The last year has flown over. It seems like mere days since I left MSFT for Aditi Technologies. Since my last post (almost a year ago, I must get better at this), I’ve joined HP. Yes HP, yes I know they make printers. They also have an OpenStack distribution (HP Helion OpenStack Community Edition), a public cloud and a development platform. This is pretty significant if you are in the cloud space. Take note – more on that later.
Switching clouds has been a lot of fun. Spending ~8 years at MSFT means Windows is your world. With OpenStack, Windows isn’t the primary platform. OpenStack runs on Linux. If you have used Windows for 8 years, Linux is a little different. OK a lot different. It’s like you know what you need to get done, but spend 5 minutes looking up the command and another 20 validating your assumption.
Interface differences aside, OpenStack is solving the same problems as other clouds software/platforms. That means you can ask fairly intelligent questions based on previous experiences and not look like a complete idiot.
Anyway, here are my tips in getting started, but going deep with OpenStack:
- Use Linux. Yes this is obvious, but if you are coming from the Windows world, you need to live and breathe Linux. I’m about 95% Linux at home and ~65% Linux in the office now – from pretty much 100% Windows before.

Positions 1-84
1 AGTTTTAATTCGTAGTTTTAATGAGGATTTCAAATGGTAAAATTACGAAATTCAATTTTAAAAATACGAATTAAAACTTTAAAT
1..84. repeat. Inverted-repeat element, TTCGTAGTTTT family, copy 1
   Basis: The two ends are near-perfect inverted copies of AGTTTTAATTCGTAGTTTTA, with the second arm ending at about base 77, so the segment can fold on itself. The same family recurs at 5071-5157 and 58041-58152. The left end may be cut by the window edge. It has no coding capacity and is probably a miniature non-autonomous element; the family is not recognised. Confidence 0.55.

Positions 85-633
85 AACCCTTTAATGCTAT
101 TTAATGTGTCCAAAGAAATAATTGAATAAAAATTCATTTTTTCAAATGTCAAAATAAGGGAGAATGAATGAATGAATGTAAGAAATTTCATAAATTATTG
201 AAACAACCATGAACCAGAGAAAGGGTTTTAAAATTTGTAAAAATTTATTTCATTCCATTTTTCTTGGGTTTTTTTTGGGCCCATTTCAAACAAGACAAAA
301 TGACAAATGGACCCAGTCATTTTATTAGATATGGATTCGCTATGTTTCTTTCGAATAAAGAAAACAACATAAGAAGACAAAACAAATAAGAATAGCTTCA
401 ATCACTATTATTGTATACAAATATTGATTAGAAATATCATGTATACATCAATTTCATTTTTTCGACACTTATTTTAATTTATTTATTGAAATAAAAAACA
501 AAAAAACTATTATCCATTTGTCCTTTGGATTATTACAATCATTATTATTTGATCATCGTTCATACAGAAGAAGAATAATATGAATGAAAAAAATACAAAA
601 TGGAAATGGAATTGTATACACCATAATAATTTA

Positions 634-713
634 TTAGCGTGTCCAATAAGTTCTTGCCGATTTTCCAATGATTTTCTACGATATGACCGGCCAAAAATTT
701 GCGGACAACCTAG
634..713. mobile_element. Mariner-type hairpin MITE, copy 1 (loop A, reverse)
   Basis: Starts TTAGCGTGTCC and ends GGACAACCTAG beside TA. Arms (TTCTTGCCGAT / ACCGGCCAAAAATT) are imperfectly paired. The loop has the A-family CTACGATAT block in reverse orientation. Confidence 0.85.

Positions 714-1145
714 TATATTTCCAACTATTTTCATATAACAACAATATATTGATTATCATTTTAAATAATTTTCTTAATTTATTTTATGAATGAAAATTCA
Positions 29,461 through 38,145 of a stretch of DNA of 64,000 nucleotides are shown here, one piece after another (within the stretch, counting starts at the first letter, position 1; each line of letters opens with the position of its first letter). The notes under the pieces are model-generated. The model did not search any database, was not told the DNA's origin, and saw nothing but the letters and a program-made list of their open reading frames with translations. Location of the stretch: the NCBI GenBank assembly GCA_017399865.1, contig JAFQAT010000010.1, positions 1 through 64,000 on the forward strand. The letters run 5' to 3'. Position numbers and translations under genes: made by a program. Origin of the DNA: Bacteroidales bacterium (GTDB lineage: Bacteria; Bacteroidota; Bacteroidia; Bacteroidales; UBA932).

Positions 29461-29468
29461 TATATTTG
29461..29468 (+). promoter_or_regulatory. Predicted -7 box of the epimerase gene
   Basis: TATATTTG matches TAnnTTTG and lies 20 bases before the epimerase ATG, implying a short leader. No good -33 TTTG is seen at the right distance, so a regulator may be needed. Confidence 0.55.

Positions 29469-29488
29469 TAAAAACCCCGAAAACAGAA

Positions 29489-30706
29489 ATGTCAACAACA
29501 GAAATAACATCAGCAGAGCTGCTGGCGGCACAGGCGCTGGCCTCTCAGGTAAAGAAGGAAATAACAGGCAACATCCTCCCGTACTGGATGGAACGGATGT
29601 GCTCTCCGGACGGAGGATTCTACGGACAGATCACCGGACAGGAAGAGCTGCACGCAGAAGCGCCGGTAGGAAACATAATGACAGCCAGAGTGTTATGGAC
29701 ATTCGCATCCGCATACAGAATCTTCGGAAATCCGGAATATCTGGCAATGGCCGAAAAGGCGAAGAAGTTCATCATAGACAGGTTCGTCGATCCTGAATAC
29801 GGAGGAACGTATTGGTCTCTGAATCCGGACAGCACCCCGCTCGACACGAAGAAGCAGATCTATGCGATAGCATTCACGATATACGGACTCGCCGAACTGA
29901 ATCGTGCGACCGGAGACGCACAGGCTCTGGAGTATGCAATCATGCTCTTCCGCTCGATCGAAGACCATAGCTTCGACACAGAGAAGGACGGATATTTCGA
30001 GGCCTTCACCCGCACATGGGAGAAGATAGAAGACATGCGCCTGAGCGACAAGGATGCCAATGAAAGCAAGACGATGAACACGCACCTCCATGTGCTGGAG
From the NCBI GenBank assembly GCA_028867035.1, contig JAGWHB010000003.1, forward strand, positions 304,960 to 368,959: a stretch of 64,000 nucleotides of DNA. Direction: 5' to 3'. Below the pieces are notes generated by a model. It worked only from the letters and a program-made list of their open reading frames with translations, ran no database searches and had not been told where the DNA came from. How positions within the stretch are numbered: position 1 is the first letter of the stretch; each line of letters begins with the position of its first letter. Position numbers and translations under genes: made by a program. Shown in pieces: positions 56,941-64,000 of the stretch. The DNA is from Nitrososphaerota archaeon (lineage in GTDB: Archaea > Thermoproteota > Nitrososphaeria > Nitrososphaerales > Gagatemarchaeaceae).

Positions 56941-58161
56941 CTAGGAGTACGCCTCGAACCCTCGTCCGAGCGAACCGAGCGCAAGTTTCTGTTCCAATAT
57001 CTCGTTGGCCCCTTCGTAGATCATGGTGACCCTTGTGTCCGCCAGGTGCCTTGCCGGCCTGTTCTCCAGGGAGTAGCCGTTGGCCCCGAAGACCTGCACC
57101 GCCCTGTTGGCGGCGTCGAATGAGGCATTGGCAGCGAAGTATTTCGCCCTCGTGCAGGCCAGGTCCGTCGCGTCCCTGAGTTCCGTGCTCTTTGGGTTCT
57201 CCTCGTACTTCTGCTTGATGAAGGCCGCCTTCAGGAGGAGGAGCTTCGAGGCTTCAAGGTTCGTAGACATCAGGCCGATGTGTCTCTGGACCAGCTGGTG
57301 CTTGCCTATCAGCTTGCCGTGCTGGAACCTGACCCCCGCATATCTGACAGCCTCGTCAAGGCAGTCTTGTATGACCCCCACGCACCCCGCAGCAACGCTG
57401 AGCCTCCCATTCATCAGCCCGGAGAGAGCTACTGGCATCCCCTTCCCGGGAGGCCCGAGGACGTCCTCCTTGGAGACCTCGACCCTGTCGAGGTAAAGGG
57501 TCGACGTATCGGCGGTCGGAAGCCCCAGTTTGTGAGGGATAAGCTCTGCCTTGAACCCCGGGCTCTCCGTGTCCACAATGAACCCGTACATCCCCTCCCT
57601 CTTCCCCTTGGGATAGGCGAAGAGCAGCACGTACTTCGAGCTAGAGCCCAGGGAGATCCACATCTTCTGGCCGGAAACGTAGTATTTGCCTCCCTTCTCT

- Install, then Install again. You can download HP’s distribution from here. That makes getting up and running pretty easy, but it hides a lot. If you really want to learn what is going on and how the services work together, install it all by hand. Then do it again. You can check out the docs from http://docs.openstack.org/. Once you have an install or 2 under your belt, you can start to explore our distribution.
- Deploy something real. Only when you try to deploy something a little more complex than the test VM will you really start to figure things out. Go big. For example, try to deploy a SharePoint farm.
No shocking revelations there right?
Of course, if you just want to get started then use the Helion installer. It will configure a nice OpenStack cloud for you in less than an hour. Give it a whirl.